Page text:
template id does not match any template declaration?

Discussion in 'C++' started by Alex Buell, Feb 21, 2006.

  1. Alex Buell

    Alex Buell Guest

    This is what I'm trying to compile with GCC 3.4.4 under Linux. The
    error I'm getting is:

    g++ -s -O3 -Wall class2.cc -o class2
    class2.cc:25: error: template-id `uppercase<>' for `char
    container<char>::uppercase()' does not match any template declaration
    class2.cc:25: error: invalid function declaration make: *** [class2]
    Error 1

    What's wrong with it? The code is as below. Thanks for any hints
    offered.

    #include <iostream>

    using namespace std;

    template<class T>
    class container
    {
    T element;
    public:
    container (T arg) { element = arg; }
    T increase () { return ++element; }
    };

    template<>
    class container<char>
    {
    char element;
    public:
    container (char arg) { element = arg; }
    char uppercase();
    };

    template<>
    char container<char>::uppercase()
    {
    if ((element >= 'a') && (element <= 'z'))
    element += 'A' - 'a';

    return element;
    }

    int main()
    {
    container<int> myint(7);
    container<char> mychar('j');

    cout << myint.increase() << endl;
    cout << mychar.uppercase() << endl;

    return 0;
    }


    --
    http://www.munted.org.uk

    "Honestly, what can I possibly say to get you into my bed?" - Anon.
    Alex Buell, Feb 21, 2006
    #1
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  2. Alex Buell wrote:
    > This is what I'm trying to compile with GCC 3.4.4 under Linux. The
    > error I'm getting is:
    >
    > g++ -s -O3 -Wall class2.cc -o class2
    > class2.cc:25: error: template-id `uppercase<>' for `char
    > container<char>::uppercase()' does not match any template declaration
    > class2.cc:25: error: invalid function declaration make: *** [class2]
    > Error 1
    >
    > What's wrong with it? The code is as below. Thanks for any hints
    > offered.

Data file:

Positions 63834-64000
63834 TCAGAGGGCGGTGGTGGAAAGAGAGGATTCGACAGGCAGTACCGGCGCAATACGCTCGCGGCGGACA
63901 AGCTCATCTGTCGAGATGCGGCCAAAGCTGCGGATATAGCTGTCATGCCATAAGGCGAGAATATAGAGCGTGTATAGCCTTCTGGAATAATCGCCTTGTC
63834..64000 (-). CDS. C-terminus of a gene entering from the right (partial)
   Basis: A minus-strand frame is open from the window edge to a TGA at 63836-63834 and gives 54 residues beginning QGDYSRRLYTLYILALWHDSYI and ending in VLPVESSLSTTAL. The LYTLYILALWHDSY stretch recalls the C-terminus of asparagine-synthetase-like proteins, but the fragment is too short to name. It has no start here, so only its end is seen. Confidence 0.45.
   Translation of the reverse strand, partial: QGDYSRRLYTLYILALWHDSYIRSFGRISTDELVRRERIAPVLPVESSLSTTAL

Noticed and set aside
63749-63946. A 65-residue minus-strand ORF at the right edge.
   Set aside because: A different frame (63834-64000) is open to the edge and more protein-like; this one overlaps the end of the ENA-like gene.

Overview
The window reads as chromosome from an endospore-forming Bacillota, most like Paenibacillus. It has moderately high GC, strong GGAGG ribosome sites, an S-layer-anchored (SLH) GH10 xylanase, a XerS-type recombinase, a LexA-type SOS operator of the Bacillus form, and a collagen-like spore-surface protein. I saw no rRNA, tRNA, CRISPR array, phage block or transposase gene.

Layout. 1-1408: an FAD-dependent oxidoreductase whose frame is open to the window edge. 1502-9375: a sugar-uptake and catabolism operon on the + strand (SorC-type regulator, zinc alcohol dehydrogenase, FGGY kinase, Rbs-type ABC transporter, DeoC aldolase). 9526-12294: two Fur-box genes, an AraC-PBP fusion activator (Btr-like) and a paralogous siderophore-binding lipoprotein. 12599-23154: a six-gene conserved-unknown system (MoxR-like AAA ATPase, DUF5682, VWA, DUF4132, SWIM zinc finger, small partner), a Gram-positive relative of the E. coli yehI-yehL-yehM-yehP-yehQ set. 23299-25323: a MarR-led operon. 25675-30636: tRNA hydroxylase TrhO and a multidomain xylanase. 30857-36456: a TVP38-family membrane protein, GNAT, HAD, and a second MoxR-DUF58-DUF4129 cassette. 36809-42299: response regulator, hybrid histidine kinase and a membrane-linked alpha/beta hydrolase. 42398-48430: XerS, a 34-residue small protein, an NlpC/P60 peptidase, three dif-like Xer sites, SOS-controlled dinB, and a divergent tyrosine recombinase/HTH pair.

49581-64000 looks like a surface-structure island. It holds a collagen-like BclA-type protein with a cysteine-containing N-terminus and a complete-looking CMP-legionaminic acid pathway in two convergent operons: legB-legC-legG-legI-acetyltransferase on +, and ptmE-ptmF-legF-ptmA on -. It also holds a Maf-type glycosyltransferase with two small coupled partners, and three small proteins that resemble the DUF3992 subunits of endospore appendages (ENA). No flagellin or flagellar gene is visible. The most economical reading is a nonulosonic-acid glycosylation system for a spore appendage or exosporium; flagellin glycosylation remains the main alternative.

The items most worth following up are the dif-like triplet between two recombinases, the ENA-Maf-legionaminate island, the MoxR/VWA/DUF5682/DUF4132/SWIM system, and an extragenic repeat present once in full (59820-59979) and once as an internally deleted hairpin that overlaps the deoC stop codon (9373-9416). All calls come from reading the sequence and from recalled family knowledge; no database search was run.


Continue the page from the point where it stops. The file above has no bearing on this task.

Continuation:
>
    > #include <iostream>
    >
    > using namespace std;
    >
    > template<class T>
    > class container
    > {
    > T element;
    > public:
    > container (T arg) { element = arg; }
    > T increase () { return ++element; }
    > };
    >
    > template<>
    > class container<char>
    > {
    > char element;
    > public:
    > container (char arg) { element = arg; }
    > char uppercase();
    > };
    >
    > template<>


    Drop the line above. What you're doing here is _definining_, not
    _specialising_. You've already specialised it. Now, 'template<>' is
    extraneous.

    > char container<char>::uppercase()
    > {
    > if ((element >= 'a') && (element <= 'z'))
    > element += 'A' - 'a';
    >
    > return element;
    > }
    >
    > int main()
    > {
    > container<int> myint(7);
    > container<char> mychar('j');
    >
    > cout << myint.increase() << endl;
    > cout << mychar.uppercase() << endl;
    >
    > return 0;
    > }
    >
    >


    V
    --
    Please remove capital As from my address when replying by mail
    Victor Bazarov, Feb 21, 2006
    #2
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  3. Alex Buell

    Alex Buell Guest

    On Tue, 21 Feb 2006 13:15:25 -0500 Victor Bazarov
    <> waved a wand and this message magically
    appeared:


    > > template<>
    > > class container<char>
    > > {
    > > char element;
    > > public:
    > > container (char arg) { element = arg; }
    > > char uppercase();
    > > };
    > >
    > > template<>

    >
    > Drop the line above. What you're doing here is _definining_, not
    > _specialising_. You've already specialised it. Now, 'template<>' is
    > extraneous.


    Thank you, that did the trick. I haven't coded C++ for a very long time
    and I'm trying to get back into it, with all those new and wonderful
    features that's been added since the early 1990s.

    Cheers,
    Alex
    --
    http://www.munted.org.uk

    "Honestly, what can I possibly say to get you into my bed?" - Anon.
    Alex Buell, Feb 21, 2006
    #3
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